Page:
It had become necessary to give Tabby [the Brontë’s servant]—now nearly eighty years of age—the assistance of a girl. Tabby relinquished any of her work with a jealous reluctance, and could not bear to be reminded, though ever so delicately, that the acuteness of her senses was dulled by age. The other servant might not interfere with what she chose to consider her exclusive work. Among other things she reserved to herself the right of peeling the potatoes for dinner; but, as she was growing blind, she often left in those black specks which we in the North call the ‘eyes’ of the potato. Miss [Charlotte] Brontë was too dainty a housekeeper to put up with this: yet she could not bear to hurt the faithful old servant by bidding the younger maiden go over the potatoes again, and so reminding Tabby that her work was less effectual than formerly. Accordingly she would steal into the kitchen, and quietly carry off the bowl of vegetables, without Tabby’s being aware, and, breaking off in the full flow of interest and inspiration in her writing, carefully cut out the specks in the potatoes, and noiselessly carry them back into their place.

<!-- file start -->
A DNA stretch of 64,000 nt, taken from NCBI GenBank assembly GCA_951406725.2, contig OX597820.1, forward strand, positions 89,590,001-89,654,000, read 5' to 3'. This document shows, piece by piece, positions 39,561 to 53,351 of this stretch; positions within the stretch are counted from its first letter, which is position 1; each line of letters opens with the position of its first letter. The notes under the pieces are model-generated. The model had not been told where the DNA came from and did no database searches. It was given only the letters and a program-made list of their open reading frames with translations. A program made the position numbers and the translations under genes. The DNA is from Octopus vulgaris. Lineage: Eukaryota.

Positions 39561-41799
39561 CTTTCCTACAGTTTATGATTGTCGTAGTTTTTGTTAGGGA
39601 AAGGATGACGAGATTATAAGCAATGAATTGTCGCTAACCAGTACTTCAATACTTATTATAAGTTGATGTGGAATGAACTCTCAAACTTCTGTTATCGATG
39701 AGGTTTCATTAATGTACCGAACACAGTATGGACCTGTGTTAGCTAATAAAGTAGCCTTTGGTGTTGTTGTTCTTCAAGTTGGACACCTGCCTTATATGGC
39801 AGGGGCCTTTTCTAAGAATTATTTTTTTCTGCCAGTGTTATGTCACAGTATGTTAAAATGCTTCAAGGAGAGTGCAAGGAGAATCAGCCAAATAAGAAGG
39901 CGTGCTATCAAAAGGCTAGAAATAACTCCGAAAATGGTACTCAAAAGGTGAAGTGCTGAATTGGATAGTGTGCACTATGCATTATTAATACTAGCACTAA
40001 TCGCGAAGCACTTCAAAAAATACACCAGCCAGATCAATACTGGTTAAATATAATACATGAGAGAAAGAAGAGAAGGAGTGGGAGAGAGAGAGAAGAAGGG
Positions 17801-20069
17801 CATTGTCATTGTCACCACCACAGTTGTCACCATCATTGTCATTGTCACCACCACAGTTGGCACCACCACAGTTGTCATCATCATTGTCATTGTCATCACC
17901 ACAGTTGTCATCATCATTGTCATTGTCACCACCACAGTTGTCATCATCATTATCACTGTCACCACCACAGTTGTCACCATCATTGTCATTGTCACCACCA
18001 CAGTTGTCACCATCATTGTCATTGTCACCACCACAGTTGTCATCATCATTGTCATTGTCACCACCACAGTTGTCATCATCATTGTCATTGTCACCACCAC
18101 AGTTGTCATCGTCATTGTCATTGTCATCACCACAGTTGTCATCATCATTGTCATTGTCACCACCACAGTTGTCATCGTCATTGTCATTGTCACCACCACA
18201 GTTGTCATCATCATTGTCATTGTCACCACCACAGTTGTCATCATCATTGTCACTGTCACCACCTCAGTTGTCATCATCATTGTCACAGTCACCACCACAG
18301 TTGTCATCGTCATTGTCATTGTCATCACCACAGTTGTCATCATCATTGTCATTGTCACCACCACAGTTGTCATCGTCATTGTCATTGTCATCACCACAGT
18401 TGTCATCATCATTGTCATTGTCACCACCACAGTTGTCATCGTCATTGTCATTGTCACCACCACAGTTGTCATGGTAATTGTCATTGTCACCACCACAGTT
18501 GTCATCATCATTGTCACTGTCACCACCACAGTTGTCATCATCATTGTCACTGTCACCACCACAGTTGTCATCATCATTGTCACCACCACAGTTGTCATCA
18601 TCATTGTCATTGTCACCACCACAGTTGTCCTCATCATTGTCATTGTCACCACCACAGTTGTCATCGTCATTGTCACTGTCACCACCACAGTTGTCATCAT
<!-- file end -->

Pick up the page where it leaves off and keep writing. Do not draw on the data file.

This is just some of the behind-the-scenes work Charlotte Brontë did to maintain a serene and orderly home life. According to Gaskell, “… the life is like clockwork … nothing disturbs the deep repose …”